Ann Curry: This is a 15-year old girl?

Dr. Charles Nelson: This is called growth retardation, or failure to thrive.

We showed some of our findings to Dr. Charles Nelson, a professor of pediatrics at Harvard Medical School who specializes in the effects of institutional life on children.

Dr. Charles Nelson:  For every two months they spend in a bad institution, they lose one month of linear growth.  So, you can imagine over the course of a year that a child who should be growing like this might be growing like this.

Ann Curry: Explain that to me.

Dr. Charles Nelson: The brain produces a hormone that allows you to grow.  And the brain doesn't produce that hormone when you're under such severe conditions of deprivation.  A classic sign of child neglect is kids who don't grow.

We found child after child suffering from growth retardation. But one patient stood out.

Ann Curry: This is a 21-year-old boy who's never been let out of the crib.

His body seems frozen. The staff tells us that after infrequent visits from his mother, Nico sheds tears.

Ann Curry: And when I touch him, I can tell he knows I'm touching him.

Laurie Ahern: Uh-huh.  Uh-huh.

Ann Curry: I blinked at him, and he blinked back at me.  Repeatedly, whenever I blinked at him.

Ann Curry: The horror is that there is someone in there--

Laurie Ahern: Inside.  They're abs--

Ann Curry: Who knows--

Laurie Ahern: Yes.  Yes, yes.

Ann Curry: - and who can't speak.

Laurie Ahern: Right, right.

Many parents like Srdjan have little idea about these conditions when they're urged to give up their disabled children.

Srdjan: Even the medical workers who worked in those institutions told me it is better to have those children where they're all the same.

And given the circumstances, Srdjan still trusts that an institution he has never seen is the best place for a son he has never met.

He tries not to question his decision.  Still, we wanted to see if we could find out what kind of life his son –  and so many others – lead.

Our investigation takes us many miles from Belgrade, past villages and farms, to one of the most notorious institutions in Serbia. This is the Kulina institution. The few human rights advocates who have been inside tell grim stories. We soon understand why.

Nearly 600 hundred children and adults live here. We find full-grown men crammed into cribs. A half-naked woman left alone in a tiny room. And stick-thin children alone, some with bodies contorted and atrophied from years of neglect.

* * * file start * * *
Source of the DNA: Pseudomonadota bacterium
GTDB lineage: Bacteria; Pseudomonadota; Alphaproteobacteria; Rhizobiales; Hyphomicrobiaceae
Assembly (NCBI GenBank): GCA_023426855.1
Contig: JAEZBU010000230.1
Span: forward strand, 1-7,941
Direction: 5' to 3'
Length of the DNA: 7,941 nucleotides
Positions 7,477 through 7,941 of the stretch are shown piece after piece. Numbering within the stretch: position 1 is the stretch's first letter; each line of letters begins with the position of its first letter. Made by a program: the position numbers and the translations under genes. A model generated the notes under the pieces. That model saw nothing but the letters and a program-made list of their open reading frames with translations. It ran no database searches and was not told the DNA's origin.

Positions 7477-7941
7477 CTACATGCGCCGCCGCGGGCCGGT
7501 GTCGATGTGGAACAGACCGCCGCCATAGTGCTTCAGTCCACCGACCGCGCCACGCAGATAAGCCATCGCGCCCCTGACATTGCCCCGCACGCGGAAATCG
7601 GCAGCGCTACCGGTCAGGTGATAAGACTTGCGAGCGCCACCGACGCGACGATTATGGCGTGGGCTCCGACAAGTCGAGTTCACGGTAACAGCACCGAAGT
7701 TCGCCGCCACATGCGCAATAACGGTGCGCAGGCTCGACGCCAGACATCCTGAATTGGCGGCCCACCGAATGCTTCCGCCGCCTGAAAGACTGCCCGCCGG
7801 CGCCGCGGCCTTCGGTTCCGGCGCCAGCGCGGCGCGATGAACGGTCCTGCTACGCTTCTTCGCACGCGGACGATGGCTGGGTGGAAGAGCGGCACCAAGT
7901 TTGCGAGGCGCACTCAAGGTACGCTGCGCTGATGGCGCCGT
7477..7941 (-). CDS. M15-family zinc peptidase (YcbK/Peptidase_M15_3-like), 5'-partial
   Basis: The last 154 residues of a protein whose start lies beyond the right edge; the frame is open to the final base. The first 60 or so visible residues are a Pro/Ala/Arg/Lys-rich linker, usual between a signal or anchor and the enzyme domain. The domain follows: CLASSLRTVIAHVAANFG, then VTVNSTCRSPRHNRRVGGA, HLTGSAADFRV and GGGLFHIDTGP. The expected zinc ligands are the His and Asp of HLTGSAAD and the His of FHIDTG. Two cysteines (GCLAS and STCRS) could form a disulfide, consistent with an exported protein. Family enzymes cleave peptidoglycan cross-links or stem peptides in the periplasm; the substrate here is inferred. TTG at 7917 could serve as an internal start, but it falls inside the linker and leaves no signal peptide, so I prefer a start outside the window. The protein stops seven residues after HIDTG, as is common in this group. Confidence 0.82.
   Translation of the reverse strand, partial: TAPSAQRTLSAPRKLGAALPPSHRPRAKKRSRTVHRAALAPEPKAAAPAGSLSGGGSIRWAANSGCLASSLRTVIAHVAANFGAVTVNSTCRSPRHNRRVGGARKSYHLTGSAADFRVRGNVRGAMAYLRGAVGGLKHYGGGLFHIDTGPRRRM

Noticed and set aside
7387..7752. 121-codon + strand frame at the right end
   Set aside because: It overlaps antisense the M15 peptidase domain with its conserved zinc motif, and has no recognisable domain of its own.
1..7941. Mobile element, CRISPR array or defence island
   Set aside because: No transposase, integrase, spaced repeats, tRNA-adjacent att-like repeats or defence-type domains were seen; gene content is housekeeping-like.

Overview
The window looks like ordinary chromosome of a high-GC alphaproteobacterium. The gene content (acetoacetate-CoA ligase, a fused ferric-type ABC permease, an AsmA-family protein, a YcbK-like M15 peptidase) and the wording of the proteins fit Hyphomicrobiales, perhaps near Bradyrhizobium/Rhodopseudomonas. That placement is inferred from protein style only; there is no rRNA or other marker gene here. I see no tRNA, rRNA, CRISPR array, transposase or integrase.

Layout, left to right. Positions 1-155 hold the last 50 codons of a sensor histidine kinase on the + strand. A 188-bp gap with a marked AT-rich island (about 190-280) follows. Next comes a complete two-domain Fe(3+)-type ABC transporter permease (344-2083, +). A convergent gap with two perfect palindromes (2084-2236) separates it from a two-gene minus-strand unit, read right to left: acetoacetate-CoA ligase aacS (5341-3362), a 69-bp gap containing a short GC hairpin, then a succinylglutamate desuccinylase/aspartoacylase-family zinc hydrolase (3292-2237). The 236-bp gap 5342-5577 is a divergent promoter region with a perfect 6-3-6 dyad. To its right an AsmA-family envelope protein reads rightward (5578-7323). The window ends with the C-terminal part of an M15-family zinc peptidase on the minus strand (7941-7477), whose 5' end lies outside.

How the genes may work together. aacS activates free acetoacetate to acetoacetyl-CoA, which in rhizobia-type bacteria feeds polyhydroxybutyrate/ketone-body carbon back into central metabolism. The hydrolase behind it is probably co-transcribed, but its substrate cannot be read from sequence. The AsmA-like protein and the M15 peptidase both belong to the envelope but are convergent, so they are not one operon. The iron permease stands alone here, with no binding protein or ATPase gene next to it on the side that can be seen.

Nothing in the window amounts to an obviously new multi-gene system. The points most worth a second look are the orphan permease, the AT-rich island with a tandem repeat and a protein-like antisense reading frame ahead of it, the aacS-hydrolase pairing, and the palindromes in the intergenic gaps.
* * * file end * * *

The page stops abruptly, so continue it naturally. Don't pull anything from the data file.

There is one part-time physical therapist and no staff psychiatrist for all 600 patients. Meager pay and dismal conditions make it difficult to hire workers here – let alone well-trained workers. That may explain why early one morning, without an official escort, we find this: A little boy tied to his crib, and still tied later that afternoon.

Laurie Ahern found the same thing here and in other institutions, time and again, both children and adults. 

Laurie Ahern: We found people being tied up not for ten minutes, but hours. Four, five, six hours and day after day, after day.

Laurie Ahern: It's torture.

Laurie Ahern: Once you get into an institution, unless you're lucky enough to have someone come and take you out, you're there for life.

Ann Curry: ' Til death?

Laurie Ahern: 'Til death, exactly.

Day turns to night at Kulina ... Still, there is never really any peace.

A skeleton staff tends to a child struggling to breathe, and a boy who repeatedly punches his ears so hard they bleed. The same scenes play out week after week, year after year.

Is this what life is like for Uros, the son Srdjan gave up with the hope that he would be well cared for?

Srdjan: I want him to live life normally as much as he can.

And how does the government explain the treatment of thousands of its most vulnerable people?

Ann Curry: Are these conditions, in your mind, humane?

We're about to find out.

When Srdjan learned that his child had Down Syndrome, he felt he had little choice other than to send him to an unknown institution. He's never held him, never heard the sound of his voice, never met him. But knowing what we discovered about conditions in Serbia's mental institutions , we wanted to learn what life was like for his son.  We did. We find Srdjan's son, Uros, in what human rights advocates call one of the worst institutions in Serbia.

The conditions here have clearly taken their toll. He spends most of his days in a crib.  He is 11, but looks like he may be six. And he still needs help walking.

Ann Curry: I'm surprised at how small he is.